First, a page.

I spent the day of my son’s bris in an on-again, off-again crying routine.

I was sure the mohel had messed up badly. Why else was the baby spitting up so much after eating? It had to be the bris! I was certain he’d never fall asleep again, that all of this was my fault because I’d cried so much in the morning instead of utilizing the time to pray properly.

At the end of that exhausting day, I informed my husband that I intended to have only girls from then on. You hear me?

Well. I’ve since changed my mind, but I still believe there was something to the tears. We have these delicious little boys, tiny, cuddly bundles with toothless grins and big eyes, and we think they’re ours. But it’s a sham. They’re male. And every day makes the separation greater.

When I had a daughter, she soon proved to be a very separate and independent little thing, but I realized I can still pretend we’re one. I know girls. I know dollies and ribbons, show-and-tells and final exams and sleepovers, the things that make them cry. I know schoolhood, kallah-hood, and motherhood.

With boys, you hug them and kiss them and sing them to sleep and all the while they are pulling away. It starts slowly, little bits and pieces that hint at the different universe he inhabits. And then, he comes home one day and shares his adventures and frustrations and you think, what do I know about rebbis, about fistfights? Boyish concerns and teenage angst and becoming a chassan? After all this, they go ahead and get married and they’re practically gone.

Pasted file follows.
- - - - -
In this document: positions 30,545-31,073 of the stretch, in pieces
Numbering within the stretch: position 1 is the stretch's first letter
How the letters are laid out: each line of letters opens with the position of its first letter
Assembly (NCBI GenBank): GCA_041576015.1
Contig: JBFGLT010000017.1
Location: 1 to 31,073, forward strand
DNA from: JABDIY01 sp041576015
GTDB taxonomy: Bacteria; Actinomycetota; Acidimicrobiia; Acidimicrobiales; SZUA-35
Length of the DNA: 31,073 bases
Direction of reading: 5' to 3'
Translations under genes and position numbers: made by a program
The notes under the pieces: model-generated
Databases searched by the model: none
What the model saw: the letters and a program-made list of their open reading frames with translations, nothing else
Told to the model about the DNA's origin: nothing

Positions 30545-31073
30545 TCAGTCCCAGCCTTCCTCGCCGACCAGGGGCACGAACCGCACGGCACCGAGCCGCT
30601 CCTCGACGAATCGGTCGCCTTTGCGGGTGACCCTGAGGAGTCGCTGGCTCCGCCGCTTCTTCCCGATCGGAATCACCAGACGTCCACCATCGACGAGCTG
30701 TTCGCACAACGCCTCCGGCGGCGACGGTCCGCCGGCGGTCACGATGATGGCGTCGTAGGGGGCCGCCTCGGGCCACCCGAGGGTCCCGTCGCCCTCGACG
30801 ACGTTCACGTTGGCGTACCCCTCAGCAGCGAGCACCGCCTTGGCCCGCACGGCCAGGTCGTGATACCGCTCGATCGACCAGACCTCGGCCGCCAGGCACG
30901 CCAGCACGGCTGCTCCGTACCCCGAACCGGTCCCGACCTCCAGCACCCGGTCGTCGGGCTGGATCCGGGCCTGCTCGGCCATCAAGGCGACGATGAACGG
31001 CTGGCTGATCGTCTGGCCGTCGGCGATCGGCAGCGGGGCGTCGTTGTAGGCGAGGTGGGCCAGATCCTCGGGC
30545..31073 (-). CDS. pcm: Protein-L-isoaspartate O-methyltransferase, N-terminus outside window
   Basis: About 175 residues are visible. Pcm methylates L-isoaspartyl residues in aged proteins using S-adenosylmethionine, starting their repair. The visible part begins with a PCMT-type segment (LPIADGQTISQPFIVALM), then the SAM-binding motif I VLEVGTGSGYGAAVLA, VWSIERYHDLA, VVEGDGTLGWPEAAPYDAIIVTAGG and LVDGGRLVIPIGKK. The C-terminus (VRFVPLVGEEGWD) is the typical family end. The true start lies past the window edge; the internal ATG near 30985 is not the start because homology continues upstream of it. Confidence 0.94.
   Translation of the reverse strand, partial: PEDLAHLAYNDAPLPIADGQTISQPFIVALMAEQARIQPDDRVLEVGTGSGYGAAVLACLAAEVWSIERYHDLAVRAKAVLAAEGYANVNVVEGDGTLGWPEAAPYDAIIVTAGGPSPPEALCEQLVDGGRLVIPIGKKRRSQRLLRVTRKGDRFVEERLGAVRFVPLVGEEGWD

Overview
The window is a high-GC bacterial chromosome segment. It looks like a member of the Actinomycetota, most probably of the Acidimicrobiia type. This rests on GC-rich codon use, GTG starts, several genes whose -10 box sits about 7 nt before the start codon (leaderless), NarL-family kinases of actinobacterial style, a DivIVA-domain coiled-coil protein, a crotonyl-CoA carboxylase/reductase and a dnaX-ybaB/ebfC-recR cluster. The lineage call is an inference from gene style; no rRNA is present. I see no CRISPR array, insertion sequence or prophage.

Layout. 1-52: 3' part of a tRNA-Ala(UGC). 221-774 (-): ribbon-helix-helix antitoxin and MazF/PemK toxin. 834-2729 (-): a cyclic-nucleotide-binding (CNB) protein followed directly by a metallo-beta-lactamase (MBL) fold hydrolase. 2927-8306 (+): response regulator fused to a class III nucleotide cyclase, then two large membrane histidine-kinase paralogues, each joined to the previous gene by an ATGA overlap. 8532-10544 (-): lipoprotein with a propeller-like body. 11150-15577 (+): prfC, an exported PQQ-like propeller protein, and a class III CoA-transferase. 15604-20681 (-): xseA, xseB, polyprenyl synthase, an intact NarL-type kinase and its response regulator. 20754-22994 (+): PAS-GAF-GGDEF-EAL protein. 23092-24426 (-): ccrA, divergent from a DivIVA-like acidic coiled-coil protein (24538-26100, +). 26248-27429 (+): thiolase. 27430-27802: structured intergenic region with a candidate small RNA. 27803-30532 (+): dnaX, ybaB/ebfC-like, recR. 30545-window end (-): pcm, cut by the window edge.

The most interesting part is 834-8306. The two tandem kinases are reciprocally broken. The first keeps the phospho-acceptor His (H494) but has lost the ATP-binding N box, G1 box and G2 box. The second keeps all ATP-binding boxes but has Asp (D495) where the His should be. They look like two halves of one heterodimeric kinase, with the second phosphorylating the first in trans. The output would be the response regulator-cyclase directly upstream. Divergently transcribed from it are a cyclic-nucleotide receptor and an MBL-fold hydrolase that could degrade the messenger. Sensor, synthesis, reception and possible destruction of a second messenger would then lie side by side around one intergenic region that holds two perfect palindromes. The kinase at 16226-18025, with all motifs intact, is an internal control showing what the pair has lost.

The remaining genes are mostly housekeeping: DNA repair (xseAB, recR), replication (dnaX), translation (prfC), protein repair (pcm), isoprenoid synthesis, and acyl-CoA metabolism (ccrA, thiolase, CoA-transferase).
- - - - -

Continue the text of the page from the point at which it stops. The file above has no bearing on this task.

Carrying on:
It’s important to have daughters, my mother says, because they always come back home. It takes a year or so for the newlywed dust to settle, for life to fall into rhythm, and then they’re back, lugging babies and bags, spilling into every room of your house, eating your food and looting your pantry, just like in the good ol’ days. But the boys, well, they follow their wives back home. It makes me frown, to think of my baby, my little glory boy, hanging out in someone else’s kitchen, when he could be in mine.

I don’t confess my worries often, for fear of being labeled bizarre. Glory Boy is yet a toddler. But call me crazy all you want, it dawned on me that the time to gear up for these big and little separations has come. Because my baby is turning three. And when the curls are gone, the guests go home, and you turn to look at your newly shorn once-baby, smug and glowing in his new kappel, you know that he is not your baby anymore. He’s a man. (Excerpted from Family First, Issue 541)